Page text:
The tumor necrosis factor (TNF)-α inhibitors etanercept, infliximab and adalimumab represent a major therapeutic advance in the treatment of immunologically mediated inflammatory diseases. These agents are already approved for the treatment of Crohn's disease, rheumatoid arthritis, ankylosing spondylitis, psoriasis and psoriatic arthritis and have been used ‘off-label’ in numerous other inflammatory diseases that have been difficult to treat with conventional therapies. Aside from their cost, the principal downside of these agents has been concern regarding infectious complications. Although there are numerous case reports of adverse infectious events, most controlled trials of TNF-inhibitors in rheumatic, cutaneous and gastrointestinal diseases failed to show an increase in the frequency of serious infectious complications beyond that seen with the usual immunosuppressive regimens. Recently, more data have become available from patient cohorts receiving these agents in clinical practice, which have allowed better risk categorization and the development of preventive strategies. This article will review the epidemiology of infectious complications in TNF-inhibitor treated populations, review current guidelines for infection prevention and management and present opportunities for future research in this field.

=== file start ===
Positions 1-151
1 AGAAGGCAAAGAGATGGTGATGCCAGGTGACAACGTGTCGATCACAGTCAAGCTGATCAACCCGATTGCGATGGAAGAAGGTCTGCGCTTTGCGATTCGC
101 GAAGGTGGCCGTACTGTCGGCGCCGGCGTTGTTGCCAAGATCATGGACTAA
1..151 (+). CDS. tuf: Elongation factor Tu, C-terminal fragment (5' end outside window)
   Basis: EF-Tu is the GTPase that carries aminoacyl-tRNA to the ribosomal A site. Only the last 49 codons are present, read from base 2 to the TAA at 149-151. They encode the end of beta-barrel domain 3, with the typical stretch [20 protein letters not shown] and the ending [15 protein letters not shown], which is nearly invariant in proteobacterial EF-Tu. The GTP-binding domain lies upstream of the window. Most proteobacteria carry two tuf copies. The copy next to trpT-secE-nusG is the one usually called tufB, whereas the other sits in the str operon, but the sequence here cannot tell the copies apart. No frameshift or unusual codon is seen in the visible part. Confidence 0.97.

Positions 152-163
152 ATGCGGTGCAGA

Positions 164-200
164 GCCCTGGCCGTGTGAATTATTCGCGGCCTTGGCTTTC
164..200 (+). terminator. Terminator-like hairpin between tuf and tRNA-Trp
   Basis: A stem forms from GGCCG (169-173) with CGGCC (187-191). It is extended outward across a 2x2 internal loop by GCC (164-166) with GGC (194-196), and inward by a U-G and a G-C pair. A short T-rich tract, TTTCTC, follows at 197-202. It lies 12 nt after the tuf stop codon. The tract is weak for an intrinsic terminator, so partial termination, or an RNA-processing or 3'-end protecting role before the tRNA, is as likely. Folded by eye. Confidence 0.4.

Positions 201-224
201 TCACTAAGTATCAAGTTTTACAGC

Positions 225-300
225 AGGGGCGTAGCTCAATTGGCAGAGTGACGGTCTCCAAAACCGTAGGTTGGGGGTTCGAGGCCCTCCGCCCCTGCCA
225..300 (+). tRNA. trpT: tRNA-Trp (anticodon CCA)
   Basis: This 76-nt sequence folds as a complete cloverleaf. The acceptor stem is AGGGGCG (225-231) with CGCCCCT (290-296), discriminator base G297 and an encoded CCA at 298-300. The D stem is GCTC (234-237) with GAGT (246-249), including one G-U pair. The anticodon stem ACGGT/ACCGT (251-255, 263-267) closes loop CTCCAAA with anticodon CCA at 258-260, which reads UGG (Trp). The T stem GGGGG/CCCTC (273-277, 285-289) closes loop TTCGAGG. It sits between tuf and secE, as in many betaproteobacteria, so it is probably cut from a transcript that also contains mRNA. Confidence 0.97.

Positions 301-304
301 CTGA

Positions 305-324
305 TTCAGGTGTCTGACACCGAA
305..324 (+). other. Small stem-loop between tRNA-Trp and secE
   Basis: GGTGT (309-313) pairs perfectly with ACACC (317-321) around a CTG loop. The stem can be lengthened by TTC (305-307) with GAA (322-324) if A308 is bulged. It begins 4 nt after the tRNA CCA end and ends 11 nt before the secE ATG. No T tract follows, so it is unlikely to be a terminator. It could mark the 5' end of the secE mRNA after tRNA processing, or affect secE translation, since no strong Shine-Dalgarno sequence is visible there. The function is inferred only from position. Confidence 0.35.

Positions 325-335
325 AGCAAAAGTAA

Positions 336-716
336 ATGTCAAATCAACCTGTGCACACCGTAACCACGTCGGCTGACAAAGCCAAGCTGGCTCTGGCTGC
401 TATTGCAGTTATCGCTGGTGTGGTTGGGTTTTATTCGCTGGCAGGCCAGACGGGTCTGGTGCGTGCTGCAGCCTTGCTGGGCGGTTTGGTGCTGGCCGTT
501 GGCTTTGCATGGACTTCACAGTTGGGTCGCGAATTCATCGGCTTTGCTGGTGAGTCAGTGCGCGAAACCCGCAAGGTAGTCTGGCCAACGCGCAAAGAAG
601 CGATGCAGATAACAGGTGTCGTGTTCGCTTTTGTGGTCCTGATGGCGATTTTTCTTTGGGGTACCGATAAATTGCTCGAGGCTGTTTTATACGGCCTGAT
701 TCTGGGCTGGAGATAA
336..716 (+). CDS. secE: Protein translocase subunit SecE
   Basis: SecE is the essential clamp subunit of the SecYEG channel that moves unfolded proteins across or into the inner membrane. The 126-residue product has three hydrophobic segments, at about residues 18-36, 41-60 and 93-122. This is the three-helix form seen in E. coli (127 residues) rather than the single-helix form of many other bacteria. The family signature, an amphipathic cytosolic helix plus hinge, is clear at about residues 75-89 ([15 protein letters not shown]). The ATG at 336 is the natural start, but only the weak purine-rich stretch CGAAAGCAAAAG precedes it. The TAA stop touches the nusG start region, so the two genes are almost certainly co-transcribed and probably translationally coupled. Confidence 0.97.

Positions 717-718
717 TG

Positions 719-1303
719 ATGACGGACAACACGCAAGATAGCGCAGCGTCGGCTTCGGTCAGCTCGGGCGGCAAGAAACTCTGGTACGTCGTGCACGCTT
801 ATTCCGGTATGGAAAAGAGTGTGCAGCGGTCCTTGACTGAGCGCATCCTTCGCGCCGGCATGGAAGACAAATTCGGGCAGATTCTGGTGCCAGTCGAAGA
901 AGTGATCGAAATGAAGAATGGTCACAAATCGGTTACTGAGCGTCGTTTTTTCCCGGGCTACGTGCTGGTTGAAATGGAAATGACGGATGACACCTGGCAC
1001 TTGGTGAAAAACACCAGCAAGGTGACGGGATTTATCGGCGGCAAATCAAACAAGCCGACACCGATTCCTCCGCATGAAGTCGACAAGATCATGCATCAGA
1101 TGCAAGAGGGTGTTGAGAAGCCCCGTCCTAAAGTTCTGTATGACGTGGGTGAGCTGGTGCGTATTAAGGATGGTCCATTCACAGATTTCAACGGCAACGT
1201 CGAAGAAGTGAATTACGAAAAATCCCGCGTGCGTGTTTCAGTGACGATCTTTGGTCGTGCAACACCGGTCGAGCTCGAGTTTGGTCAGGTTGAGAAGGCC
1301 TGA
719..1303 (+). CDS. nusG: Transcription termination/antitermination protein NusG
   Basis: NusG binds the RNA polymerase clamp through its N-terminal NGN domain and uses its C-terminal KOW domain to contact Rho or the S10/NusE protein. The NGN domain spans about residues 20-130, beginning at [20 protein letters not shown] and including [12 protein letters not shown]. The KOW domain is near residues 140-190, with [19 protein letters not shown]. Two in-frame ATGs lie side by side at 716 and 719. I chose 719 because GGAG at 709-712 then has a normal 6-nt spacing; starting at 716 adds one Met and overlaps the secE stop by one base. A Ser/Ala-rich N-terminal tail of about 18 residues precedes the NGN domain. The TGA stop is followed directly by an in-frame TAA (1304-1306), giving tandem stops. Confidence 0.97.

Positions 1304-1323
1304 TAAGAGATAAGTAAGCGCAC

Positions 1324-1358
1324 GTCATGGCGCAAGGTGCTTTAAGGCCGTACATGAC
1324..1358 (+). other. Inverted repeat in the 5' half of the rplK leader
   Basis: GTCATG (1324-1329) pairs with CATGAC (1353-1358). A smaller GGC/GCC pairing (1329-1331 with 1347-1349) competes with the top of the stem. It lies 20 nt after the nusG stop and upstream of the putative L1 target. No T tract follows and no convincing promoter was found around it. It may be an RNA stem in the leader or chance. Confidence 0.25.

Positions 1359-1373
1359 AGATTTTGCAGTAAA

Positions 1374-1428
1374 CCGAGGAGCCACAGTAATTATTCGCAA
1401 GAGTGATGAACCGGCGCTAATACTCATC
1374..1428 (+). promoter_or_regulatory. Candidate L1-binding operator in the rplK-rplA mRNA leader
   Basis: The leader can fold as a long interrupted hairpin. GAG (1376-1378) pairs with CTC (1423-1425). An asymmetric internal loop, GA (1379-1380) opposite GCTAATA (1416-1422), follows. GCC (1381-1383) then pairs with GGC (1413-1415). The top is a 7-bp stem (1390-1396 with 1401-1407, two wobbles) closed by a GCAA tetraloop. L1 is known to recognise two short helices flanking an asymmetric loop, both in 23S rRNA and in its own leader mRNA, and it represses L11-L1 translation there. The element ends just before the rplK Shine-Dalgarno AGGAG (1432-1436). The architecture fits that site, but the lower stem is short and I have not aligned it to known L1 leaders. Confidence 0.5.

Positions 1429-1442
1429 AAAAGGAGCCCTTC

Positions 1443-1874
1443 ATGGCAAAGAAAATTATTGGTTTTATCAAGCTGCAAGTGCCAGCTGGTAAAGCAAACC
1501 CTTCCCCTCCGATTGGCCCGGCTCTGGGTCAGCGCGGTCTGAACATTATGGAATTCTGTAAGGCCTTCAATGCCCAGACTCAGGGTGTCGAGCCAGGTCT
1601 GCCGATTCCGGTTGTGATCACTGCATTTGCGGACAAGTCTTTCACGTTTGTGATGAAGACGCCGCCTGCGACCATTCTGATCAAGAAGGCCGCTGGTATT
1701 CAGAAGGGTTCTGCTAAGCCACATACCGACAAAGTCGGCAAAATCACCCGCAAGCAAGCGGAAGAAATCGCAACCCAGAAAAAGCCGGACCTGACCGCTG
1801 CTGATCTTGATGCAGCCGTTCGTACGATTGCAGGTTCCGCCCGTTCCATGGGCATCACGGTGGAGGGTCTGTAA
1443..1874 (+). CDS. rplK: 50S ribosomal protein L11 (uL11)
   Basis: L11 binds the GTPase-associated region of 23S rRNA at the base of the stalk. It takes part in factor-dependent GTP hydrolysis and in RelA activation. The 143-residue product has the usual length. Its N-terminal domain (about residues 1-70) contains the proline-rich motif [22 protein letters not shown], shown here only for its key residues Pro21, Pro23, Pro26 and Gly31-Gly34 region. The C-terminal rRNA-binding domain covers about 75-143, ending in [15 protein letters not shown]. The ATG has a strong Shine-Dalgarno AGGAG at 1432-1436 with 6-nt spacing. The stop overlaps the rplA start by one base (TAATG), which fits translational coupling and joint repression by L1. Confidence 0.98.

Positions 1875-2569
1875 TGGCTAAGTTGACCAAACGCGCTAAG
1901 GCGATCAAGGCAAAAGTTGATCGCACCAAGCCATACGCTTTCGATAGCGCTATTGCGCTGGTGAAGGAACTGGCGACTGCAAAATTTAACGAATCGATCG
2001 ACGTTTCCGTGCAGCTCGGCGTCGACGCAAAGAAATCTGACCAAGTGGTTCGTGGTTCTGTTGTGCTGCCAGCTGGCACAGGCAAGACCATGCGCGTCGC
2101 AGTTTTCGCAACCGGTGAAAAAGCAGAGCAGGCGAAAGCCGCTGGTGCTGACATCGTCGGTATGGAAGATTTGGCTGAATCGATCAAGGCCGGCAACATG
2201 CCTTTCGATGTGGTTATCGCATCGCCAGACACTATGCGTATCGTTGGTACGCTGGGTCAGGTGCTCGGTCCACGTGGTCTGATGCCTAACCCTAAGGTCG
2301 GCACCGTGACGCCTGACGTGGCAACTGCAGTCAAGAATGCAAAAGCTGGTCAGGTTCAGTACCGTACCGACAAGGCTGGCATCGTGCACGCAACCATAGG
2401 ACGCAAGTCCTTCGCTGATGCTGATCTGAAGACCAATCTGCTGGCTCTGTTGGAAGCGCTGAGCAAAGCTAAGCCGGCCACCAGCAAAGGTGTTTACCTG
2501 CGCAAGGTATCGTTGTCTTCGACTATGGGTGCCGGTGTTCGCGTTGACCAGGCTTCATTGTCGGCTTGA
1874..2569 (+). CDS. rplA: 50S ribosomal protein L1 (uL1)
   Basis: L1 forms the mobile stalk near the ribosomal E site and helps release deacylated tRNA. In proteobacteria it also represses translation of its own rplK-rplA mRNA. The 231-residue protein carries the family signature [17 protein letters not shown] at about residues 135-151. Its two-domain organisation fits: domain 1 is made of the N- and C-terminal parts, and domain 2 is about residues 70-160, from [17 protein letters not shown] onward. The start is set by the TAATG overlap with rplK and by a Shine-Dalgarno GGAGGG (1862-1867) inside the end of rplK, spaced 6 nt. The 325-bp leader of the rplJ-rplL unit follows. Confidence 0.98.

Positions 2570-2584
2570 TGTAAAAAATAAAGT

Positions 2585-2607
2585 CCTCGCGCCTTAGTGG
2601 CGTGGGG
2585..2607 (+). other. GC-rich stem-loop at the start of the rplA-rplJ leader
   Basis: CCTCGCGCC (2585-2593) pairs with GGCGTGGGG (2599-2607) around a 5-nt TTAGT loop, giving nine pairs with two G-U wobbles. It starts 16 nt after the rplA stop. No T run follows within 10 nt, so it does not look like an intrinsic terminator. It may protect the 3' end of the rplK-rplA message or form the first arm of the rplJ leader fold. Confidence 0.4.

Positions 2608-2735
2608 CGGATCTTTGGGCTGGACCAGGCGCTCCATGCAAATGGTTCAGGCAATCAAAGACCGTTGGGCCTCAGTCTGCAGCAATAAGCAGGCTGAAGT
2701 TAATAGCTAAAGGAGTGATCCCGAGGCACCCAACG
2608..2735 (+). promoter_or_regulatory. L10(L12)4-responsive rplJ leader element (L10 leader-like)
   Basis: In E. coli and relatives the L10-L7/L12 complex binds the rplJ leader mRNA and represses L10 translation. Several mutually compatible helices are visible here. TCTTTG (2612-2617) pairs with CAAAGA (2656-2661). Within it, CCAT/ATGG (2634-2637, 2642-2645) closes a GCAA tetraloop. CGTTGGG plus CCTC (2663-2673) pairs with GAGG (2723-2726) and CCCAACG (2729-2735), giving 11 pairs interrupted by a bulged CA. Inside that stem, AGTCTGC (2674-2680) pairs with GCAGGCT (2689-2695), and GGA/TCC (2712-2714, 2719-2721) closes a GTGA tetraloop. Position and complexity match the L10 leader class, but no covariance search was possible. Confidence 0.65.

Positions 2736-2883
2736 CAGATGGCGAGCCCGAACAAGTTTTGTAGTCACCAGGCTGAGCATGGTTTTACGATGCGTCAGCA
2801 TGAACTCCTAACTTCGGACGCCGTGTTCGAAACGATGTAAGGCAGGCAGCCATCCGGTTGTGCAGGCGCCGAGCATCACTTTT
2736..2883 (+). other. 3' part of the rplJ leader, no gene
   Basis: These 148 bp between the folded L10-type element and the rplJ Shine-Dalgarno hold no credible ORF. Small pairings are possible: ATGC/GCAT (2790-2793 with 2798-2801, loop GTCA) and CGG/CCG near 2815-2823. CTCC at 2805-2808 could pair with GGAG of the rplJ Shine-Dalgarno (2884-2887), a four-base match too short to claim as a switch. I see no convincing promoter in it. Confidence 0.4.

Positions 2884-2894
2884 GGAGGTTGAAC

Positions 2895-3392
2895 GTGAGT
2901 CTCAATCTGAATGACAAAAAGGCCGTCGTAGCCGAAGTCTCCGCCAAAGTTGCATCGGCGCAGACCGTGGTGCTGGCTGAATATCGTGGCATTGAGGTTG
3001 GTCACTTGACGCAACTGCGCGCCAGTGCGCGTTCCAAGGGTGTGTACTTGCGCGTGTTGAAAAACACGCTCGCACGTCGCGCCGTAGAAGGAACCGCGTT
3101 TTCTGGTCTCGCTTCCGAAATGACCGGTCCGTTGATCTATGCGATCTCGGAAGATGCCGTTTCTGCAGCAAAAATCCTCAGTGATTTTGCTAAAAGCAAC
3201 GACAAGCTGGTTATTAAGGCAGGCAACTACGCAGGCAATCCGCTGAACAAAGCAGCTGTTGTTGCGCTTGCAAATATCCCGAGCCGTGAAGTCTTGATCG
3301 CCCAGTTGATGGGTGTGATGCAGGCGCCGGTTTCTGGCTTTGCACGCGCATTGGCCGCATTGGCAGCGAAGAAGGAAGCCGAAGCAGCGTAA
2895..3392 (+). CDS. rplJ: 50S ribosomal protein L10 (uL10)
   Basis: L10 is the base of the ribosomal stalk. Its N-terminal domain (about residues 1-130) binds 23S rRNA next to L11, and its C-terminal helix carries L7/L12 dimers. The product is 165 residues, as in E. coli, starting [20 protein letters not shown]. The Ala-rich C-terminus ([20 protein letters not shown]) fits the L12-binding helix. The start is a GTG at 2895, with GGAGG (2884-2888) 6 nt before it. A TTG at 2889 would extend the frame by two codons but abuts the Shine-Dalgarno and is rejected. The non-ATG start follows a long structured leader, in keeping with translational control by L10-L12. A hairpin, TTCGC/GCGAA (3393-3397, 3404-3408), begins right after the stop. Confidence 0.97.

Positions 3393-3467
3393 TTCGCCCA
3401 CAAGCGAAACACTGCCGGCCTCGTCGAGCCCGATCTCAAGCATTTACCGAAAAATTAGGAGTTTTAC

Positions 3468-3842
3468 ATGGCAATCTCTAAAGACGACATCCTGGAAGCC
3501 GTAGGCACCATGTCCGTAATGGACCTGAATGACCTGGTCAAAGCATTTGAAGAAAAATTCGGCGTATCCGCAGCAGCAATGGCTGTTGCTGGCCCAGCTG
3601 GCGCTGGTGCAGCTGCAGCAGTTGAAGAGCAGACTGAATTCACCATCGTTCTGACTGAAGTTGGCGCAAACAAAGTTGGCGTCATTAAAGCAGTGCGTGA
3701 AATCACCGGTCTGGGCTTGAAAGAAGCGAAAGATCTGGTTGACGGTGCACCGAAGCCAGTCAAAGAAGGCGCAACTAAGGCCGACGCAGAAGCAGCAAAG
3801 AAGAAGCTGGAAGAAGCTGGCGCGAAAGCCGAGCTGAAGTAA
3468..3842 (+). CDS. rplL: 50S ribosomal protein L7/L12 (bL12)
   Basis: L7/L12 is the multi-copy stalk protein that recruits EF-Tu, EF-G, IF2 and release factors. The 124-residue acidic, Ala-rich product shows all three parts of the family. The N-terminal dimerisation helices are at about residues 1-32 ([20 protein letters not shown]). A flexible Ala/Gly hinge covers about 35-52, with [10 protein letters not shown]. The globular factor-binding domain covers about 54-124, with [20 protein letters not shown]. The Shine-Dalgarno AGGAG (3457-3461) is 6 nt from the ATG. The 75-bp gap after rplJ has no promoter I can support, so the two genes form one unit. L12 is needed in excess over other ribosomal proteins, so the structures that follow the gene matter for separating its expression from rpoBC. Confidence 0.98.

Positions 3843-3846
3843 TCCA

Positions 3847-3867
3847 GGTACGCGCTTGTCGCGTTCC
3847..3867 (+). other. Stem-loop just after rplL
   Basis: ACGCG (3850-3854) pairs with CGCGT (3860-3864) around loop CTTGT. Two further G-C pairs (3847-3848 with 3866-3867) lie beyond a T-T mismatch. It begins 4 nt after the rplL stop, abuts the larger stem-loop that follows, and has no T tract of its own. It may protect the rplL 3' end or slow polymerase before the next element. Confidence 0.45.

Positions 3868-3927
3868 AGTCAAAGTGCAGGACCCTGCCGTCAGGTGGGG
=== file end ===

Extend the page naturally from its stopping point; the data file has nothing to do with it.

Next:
- TNF-α inhibitors
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